[K:JNWTS 28/2 (September 2013): 33-47]
The debate about divine monergism and human synergism in soteriology needs careful logical analysis of the nature and power of sin over human nature; the power, function and relevance of divine grace in regeneration and the human response to God’s purposes. In this light, the need to hear Turretin on this subject is critical in our time. For Turretin, sin destroyed the power of the human will to do any good. As such, the human will can do good (whether civil or spiritual) exclusively by God’s enabling grace, apart from which it would be impossible. Therefore, it is divine monergism that causes human synergy enabling a person to perform certain functions and also to freely respond to God’s offer of salvation. Monergism encompasses the entire Christian life. Apart from relying on Scriptural testimony, Turretin also considers the logical consistency of each case both in abstract and practical terms.
One of the most divisive theological issues in the Christian church today is in the area of soteriology and is concerned with whether it is more biblical and logical to subscribe to monergism or to synergism. Monergism is the view that God sovereignly acts to save the sinner by his grace alone, independent of the willful cooperation of the sinner. On the other hand, synergism recognizes some native residual ability in the sinner by which one is, without the aid of God, able to cooperate with God’s saving grace in the act of conversion or regeneration. These two, divine monergism and human synergism, far from being mutually exclusive are actually in harmony in the sense that the former causes the latter. The basic question upon which this paper intends to expand is whether the unregenerate person is able to apprehend the spiritual things of God and meritoriously please God so as to warrant the combination of his own efforts and God’s for his salvation; or whether one depends entirely on God to effect salvation. I find Turretin’s view very cogent and helpful in addressing this question for contemporary readers.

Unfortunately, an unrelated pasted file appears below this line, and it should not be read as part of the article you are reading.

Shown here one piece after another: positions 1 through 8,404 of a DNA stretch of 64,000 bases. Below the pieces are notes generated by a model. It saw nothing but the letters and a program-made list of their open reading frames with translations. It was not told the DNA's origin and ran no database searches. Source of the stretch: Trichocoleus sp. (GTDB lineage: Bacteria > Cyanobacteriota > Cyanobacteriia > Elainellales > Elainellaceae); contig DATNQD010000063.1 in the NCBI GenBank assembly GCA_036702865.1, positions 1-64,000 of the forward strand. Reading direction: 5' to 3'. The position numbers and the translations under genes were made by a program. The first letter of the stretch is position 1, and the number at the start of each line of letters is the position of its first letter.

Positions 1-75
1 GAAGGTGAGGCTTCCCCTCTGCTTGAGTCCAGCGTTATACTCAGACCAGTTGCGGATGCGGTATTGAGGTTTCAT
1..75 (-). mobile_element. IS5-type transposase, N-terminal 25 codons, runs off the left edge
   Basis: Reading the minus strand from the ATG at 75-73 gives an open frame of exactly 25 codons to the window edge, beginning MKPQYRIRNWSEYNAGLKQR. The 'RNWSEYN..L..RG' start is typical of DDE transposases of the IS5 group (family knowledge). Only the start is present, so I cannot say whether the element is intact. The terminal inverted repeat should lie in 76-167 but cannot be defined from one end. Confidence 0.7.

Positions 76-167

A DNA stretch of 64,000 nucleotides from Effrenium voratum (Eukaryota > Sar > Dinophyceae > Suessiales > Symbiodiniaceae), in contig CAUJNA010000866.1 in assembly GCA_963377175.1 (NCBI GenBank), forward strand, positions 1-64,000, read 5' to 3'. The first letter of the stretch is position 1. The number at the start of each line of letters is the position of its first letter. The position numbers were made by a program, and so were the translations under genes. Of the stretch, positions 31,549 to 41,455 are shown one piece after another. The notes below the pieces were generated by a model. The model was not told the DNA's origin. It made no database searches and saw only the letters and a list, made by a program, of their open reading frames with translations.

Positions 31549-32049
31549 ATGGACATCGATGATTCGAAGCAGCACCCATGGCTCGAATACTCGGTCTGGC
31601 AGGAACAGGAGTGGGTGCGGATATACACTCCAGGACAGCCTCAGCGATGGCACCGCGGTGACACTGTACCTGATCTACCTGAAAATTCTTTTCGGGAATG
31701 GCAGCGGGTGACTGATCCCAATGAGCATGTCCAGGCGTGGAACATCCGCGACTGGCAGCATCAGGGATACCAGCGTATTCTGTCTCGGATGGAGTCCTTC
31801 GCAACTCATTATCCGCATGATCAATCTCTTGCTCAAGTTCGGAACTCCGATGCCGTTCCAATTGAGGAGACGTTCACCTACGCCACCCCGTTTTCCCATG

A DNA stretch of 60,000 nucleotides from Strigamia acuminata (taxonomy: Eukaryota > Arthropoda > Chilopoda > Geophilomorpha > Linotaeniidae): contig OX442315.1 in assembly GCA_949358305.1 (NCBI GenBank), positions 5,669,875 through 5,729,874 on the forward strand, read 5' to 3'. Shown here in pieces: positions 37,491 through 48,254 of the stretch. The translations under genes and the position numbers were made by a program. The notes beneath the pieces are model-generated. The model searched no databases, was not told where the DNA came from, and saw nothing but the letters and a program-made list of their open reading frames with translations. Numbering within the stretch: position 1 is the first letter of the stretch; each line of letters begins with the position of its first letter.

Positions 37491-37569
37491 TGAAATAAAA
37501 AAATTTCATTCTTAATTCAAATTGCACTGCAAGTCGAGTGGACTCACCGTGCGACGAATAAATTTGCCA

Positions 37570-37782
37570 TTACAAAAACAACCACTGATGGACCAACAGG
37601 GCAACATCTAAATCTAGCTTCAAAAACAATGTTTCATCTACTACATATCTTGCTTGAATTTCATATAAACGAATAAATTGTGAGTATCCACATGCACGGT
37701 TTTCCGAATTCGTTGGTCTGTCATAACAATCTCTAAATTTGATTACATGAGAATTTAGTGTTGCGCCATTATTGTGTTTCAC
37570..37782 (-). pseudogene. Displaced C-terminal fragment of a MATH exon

In the later part of the early church era, Pelagius was the first to believe that despite the power of sin one still retains the ability to choose whether to sin or not to sin. When one sins, it is not because of being in bondage to sin but because one has freely chosen to follow Adam’s behavior when one could have done otherwise. Sin and its consequences affect Adam’s posterity not because they have inherited depravity from Adam, but basically because they follow his example. Pelagianism and divine monergism are antithetical.
Augustine refuted this Pelagian view by arguing for the bondage of the will after the fall. Humanity has lost its will to do any other than sin; sin has won total victory over the will. “For it was by the evil use of his free-will that man destroyed both it and himself. For, as a man who kills himself must, of course, be alive when he kills himself, but after he has killed himself ceases to live, and cannot restore himself to life; so, when man by his own free-will sinned, then sin being victorious over him, the freedom of his will was lost.” The church found Augustine’s view to be more consistent with Scripture.
The Reformation, following Augustine, grounded its view of salvation in sola gratia by sola fide. Both Luther and Calvin condemned all teaching that the human will is able to please God. The human will is free only to sin and not to respond in godliness to the gospel on its own merit. The question turns on whether divine sovereignty and human responsibility work separately or independently; whether they overlap and inform one another on equal terms of operation or whether one depends on the other. To this, Turretin’s argument, which asserts the primacy of monergism over synergism, was concerned not only about being consistent with Scripture, but also about being logically consistent. For Turretin, sin in all its force presents a logical problem and its solution must similarly be logically coherent. These combined aspects of consistency with Scripture and inherent logic provide a very cogent manner of reconciling monergism and synergism, rather than setting them in tension. Turretin regards the debate as hinging on the nature of grace and spiritual death.
I. The problem of spiritual death